I've been around long enough now (giving away fountains as if they were candy) to know that I don't know a whole lot. But that I know that gives me a leg up on some people. The smallest things therefore can amuse me to no end. A couple of weeks ago I was at my desk at work when we got the sad news that Rep. Darlene Luther had died from stomach cancer. I had only a couple of exchanges with Luther but I liked her a lot because unlike many of her colleagues she was a genuinely nice person. I was told I was the one who would do her obituary. We were hours away from the deadline of our publication so I started calling up people to get some reaction and quotes. Many of the legislators were at a conference so I was having a hard time reaching anyone. I left messages with the speaker and the minority leader's offices. I began typing my story when my phone rang. "House Information, this is David," I dutifully said. "David... Steve." I thought for a minute. Steve who? "Steve Sviggum..." I hadn't realized the second most powerful person in the state and I were on first name terms.

The Speaker gave me some really nice comments on Rep. Luther and for a small point in time my faith in humanity got a needed boost.

Spirits raised I went and had my best Valentine's Day ever (or at least since second grade when I made sure to choose the most romantic card out of the bunch I had gotten at the drug store to give to Tracy Siegfried and she smiled when she opened it...). The only thing that slightly spoiled the evening was that I dripped some candle wax on my living room rug and wasn't exactly sure what to do to clean it up. That's when my TV viewing history came in mighty handy. Memory is a funny thing, you never are sure why you remember the things you choose to remember. I got out a wet towel, my iron and I was able to take a Martha Stewart tidbit to get the wax out of the fabric.

So as another week comes to a close, snarfing down some banana bread, I take an occasional glance at the cutest picture of all time (my friend dear and near, holding her three-year old niece with both smiling mischievously behind their shades) I think that maybe for the first time in a while I might just sleep OK tonight.

Monday, February 11, 2002

How Kmart Helped Me Become a Man (Albeit a Whimpering One)

The most enjoyable year of my life (or as the kids like to say "the funnest") was either fifth grade when I was the indisputable four square champ of the Central Park Elementary School playground, or my freshman year at Macalester College where it seemed so refreshing to be able to attend mind boggling classes, and have all night philosophical conversations where the possibility became more and more clear that there existed a whole world I didn't know a thing about.

Funny thing though whenever you are able to pinpoint with such precision the exact moment when something is "most" anything that whatever is to follow is by its very nature a letdown (or "bummer" as the kids say).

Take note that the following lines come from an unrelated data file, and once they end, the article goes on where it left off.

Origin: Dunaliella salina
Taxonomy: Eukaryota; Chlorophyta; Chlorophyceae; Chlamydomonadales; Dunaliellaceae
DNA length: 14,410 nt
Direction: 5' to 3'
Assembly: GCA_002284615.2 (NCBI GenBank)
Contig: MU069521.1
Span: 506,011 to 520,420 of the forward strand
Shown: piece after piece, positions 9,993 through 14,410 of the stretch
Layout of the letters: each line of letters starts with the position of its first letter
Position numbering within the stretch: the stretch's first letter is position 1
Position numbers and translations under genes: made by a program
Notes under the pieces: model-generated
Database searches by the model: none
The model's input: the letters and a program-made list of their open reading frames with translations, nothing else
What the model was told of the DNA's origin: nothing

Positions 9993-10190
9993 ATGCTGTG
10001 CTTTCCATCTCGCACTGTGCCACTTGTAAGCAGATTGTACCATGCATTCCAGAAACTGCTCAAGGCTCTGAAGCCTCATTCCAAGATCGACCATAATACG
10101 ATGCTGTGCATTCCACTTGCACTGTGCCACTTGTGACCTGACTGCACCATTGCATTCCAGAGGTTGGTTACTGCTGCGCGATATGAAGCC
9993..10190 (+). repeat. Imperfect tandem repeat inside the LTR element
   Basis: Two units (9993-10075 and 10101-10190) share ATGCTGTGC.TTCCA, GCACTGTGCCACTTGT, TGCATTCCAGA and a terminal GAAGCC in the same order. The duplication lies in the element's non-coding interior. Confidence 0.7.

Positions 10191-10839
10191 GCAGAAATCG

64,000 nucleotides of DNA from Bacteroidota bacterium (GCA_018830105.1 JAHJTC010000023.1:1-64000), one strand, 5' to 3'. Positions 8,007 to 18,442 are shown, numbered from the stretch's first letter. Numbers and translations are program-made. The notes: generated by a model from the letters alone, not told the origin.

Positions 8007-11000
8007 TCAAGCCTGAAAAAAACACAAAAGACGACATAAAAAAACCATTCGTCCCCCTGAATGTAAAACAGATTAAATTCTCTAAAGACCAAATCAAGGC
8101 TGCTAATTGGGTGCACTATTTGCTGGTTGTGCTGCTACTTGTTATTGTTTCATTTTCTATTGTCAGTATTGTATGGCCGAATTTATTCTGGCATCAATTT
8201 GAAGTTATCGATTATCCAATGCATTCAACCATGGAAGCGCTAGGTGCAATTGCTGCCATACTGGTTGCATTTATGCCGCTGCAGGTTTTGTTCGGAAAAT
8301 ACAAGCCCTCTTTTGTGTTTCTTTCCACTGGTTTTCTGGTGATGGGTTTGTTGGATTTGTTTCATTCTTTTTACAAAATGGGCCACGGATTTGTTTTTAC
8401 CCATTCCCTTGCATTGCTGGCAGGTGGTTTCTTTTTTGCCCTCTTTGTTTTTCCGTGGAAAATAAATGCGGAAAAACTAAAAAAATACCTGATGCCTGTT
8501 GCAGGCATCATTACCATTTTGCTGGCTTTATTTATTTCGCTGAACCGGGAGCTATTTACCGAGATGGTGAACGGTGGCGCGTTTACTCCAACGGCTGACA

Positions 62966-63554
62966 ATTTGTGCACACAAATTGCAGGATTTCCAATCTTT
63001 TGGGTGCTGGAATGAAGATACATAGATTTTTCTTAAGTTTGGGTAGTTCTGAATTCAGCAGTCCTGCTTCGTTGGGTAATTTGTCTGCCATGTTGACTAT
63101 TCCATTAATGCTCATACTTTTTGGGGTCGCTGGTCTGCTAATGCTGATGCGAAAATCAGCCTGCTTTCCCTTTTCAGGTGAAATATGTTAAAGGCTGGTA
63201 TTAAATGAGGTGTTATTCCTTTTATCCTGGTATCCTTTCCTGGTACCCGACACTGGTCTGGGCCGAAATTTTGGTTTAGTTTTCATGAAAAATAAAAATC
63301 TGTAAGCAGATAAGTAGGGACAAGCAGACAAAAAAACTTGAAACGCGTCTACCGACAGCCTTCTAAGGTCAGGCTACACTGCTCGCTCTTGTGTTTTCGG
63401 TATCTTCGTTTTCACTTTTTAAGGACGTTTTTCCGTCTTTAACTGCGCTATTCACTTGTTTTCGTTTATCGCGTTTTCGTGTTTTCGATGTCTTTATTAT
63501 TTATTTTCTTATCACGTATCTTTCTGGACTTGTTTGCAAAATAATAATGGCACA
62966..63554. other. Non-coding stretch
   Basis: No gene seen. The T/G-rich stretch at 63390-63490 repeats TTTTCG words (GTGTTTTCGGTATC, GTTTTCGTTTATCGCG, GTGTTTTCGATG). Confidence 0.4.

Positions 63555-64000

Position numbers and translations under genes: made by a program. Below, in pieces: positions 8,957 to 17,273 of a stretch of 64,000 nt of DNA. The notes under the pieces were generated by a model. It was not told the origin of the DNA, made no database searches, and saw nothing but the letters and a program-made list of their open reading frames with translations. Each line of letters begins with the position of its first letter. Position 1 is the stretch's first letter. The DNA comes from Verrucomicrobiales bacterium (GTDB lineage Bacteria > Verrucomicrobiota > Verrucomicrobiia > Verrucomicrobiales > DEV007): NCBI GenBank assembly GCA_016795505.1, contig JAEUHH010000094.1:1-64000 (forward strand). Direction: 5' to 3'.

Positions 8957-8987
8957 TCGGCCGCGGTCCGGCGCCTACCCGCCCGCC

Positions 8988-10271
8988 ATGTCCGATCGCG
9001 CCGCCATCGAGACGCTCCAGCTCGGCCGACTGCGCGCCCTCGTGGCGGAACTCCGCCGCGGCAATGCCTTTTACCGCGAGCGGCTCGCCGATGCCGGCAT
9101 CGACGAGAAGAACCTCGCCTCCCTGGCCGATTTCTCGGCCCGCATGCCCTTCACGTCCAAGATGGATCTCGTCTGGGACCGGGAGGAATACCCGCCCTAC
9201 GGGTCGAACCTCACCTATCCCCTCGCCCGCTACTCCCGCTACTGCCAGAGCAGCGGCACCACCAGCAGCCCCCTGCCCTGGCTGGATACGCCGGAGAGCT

One of the things that become readily apparent my first year away from home was that all the high falutin talk about the true meaning of life and other grand ideas didn't exactly square with the real world where people had bills to pay and mouths to feed.

So my sophomore year of college I did what any boy with middle class guilt would do, I got me a job at the neighborhood Kmart.

This was my first actual job, one where unlike my college work study, I had to apply and interview for. When they called me up to offer me a job in the sporting goods I felt like I had won the lottery. They liked me, they really really did.

The contrast between my day life as a student at a prestigious (or at least it likes to think it is) liberal arts institution and my night life as a sales clerk for one of America's most storied retailers whose clientele is heavily weighted toward the blue collar type couldn't have been more stark. But I enjoyed my co-workers from the moody Ernie Gonzalez who taught me everything I know about fishing lures (which is little), to Steve Gelking who taught me everything I know about being smooth with the ladies (which is even littler).

By day I would write another solid B+ paper or sit silently in a journalism class with my then rather limited point of view ballooning just by the exposure to those from other cultures and upbringings. At night I would sell another shotgun to a frightening looking person or mess up drilling three bowling balls so I could sell the perfect fitting one to a customer who wouldn't know the difference. I liked the campus life as much as I did getting on the store PA and doing a Blue Light Special on golf balls with deference to Phil Collins, "It's a su-su-su-per deal!" And they paid us in cash every Friday leaving some with the temptation to wander through the store and buy that car mat that we had had our eye on for a long time.

The two worlds collided one spring semester when I was taking an American History class that actually had the audacity to question America's foreign policy actions and the Sunday I was busy straightening up a gym bag display located on the main aisle into the store. I was just about finished with the chore when a man, dressed in a flannel shirt and jeans stood at the display next to mine, a display that held men's underwear. He picked up one of the packages and said in a gruff voice I'll never forget, "Made in the USA" a reference I'm sure that had something to do with my puzzled Asian face.